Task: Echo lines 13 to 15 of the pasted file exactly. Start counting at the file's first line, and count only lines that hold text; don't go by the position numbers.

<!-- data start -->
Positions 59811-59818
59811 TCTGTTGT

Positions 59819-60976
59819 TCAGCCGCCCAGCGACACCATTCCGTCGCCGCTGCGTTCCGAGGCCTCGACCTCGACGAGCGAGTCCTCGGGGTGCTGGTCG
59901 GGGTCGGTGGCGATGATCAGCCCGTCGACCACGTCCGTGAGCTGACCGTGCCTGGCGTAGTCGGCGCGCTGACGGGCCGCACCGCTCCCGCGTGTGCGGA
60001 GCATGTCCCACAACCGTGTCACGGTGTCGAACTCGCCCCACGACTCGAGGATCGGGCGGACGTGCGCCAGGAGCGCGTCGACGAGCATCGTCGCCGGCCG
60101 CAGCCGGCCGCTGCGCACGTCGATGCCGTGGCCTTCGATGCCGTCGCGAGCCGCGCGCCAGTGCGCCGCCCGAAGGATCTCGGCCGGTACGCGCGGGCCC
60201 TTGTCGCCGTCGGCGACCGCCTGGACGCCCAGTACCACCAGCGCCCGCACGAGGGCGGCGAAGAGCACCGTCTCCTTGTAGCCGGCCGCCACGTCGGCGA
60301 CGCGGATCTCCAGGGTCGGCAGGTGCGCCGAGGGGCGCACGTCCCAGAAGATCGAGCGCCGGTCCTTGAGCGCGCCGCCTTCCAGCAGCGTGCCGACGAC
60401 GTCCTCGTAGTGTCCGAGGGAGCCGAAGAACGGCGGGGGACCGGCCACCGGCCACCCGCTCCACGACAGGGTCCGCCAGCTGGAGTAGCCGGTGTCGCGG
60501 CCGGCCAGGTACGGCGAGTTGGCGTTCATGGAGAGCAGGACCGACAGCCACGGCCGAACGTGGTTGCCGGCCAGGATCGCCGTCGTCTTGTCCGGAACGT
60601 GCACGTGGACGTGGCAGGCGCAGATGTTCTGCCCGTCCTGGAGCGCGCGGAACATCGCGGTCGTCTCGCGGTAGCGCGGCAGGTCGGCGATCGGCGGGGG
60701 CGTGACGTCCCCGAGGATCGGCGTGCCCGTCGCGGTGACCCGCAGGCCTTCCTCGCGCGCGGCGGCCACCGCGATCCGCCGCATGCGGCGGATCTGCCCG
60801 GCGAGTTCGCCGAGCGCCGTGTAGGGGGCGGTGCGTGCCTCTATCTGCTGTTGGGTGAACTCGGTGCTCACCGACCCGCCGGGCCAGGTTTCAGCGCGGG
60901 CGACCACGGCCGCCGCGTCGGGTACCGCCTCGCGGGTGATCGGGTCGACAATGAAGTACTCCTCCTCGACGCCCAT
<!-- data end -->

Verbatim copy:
60701 CGTGACGTCCCCGAGGATCGGCGTGCCCGTCGCGGTGACCCGCAGGCCTTCCTCGCGCGCGGCGGCCACCGCGATCCGCCGCATGCGGCGGATCTGCCCG
60801 GCGAGTTCGCCGAGCGCCGTGTAGGGGGCGGTGCGTGCCTCTATCTGCTGTTGGGTGAACTCGGTGCTCACCGACCCGCCGGGCCAGGTTTCAGCGCGGG
60901 CGACCACGGCCGCCGCGTCGGGTACCGCCTCGCGGGTGATCGGGTCGACAATGAAGTACTCCTCCTCGACGCCCAT